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« China May Switch to Non-Food Fuel Crops for Production of Ethanol | Main | FutureGen Engineering and Construction Management Firm Selected »

June 13, 2007


The technology: acid hydrolysis

What's supposed to be so new about this?


What's new? The COST! The YIELD! 30% additional product on the same input........

This is a huge advancement.


This is great. I'll bet the US corn stalk is not far behind. JohnBo

barry hanson

"This means the fuel is cost-competitive with oil at US$42 a barrel,"

Just a comment on this analogy...the refinery loses 20% of the energy in the barrel of oil in the refining process, this brings the $42 oil to $52.50 right off the bat.

Then, of course, there is the matter of acquiring the oil and protecting access to it...this brings the cost per barrel to somewhere in the vicinity of $350 per barrel...but that's another story.


Dump the USDA sugar program, which restricts production, and do a JV with Dedini and Cosan in Louisiana (400,000 acres of sugarcane now, and expandable).


So what happens to all this (uneconomical) corn that now is being planted for ethanol? Another massive US government bailout program?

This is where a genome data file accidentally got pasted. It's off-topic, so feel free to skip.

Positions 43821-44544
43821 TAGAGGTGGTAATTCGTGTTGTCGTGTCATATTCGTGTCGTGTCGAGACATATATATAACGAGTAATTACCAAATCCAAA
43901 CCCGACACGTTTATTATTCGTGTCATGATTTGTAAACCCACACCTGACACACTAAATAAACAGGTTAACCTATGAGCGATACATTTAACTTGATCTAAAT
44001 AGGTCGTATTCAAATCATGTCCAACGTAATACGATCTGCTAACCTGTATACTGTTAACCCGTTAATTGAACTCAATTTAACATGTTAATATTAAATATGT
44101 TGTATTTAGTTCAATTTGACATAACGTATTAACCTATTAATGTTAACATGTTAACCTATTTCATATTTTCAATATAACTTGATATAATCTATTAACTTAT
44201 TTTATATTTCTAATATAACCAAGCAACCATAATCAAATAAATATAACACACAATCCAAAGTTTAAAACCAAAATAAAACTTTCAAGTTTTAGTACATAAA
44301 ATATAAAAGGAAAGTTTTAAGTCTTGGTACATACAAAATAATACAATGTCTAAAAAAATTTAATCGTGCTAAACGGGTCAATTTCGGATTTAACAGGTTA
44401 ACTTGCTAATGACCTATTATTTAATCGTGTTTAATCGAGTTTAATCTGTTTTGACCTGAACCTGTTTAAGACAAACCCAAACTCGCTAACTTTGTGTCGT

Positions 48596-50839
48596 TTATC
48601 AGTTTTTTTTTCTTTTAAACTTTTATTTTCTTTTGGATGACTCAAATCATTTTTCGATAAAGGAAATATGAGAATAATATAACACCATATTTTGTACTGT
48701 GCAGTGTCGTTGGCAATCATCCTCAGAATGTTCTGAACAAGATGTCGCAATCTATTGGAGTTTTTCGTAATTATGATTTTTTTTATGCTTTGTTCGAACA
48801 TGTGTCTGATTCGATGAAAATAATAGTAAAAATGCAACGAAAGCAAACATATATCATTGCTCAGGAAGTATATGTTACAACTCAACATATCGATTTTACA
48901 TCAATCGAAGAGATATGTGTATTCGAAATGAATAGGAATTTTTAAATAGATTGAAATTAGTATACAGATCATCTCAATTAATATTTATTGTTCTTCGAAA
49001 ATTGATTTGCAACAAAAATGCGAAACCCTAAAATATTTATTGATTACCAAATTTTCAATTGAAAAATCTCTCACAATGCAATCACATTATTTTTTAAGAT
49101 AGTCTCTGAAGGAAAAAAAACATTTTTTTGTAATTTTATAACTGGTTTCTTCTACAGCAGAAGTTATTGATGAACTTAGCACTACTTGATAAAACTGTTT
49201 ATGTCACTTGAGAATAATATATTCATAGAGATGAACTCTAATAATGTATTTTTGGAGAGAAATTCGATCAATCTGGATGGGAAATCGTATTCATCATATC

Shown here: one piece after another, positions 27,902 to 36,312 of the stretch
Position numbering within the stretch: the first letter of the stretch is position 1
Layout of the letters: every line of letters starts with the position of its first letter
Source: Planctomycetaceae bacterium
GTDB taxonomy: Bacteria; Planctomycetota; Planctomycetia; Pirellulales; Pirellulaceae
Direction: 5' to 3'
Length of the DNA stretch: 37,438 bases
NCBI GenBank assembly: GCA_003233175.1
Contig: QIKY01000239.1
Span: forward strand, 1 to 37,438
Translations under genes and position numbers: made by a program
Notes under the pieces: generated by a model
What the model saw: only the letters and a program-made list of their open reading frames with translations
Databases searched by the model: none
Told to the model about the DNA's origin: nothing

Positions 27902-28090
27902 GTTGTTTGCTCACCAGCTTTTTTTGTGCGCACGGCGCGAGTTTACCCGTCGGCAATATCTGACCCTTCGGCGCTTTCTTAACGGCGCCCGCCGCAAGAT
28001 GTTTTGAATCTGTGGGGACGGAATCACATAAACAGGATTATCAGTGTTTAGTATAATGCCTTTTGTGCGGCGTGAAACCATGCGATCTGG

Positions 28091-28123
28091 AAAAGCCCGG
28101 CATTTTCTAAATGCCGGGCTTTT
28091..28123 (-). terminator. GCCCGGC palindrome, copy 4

So they got a 30% yield increase in sugar cane, in the tropical rainforrest.

Good for them.

Why should I care?

That means the 11% efficient solar panel generates 200/4.65 = 50 times more usable energy a year than the sugar cane does. And as you can now get 22% efficient solar panels that would go up to 100 times.



“We calculate that the land will need to grow [biofuel] crops for 70-300 years to compensate for the CO2 emitted in forest destruction.”


Even if Brazil doubled their output it wouldn't be much.

12.7 million gallons
As compared to 25.4 million gallons
As compared to 146 BILLION gallons of gasoline consumed each day by the US.



What a lot of people ignore about Brazil is that

Diesel accounts for over 50% of transportation fuel. Gasoline provides 26%. Ethanol, by volume, comes in at 17%. But because ethanol has lower energy content, the actual energy contribution is around 10%.


Each year the U.S. produces 11 barrels per person, compared to 3.35 barrels per person for Brazil. In order to achieve energy independence, the gap between demand and production must be closed. Brazil has to close a gap of 0.85 barrels per person per year (4.2 - 3.35). The U.S., on the other hand, has to close a gap of 16 barrels per person per year. The U.S. gap in production/demand is almost 19 times greater than the production/demand gap in Brazil.

Clearly, the U.S. has quite a large gap to close.
Not only do we use more energy per person, but the population of the U.S. is 110 million greater.

The real lesson from Brazil is that energy independence can be achieved by slashing our energy usage. It is simply not realistic to expect the U.S. to achieve energy independence with biofuels - unless we sharply curb our consumption.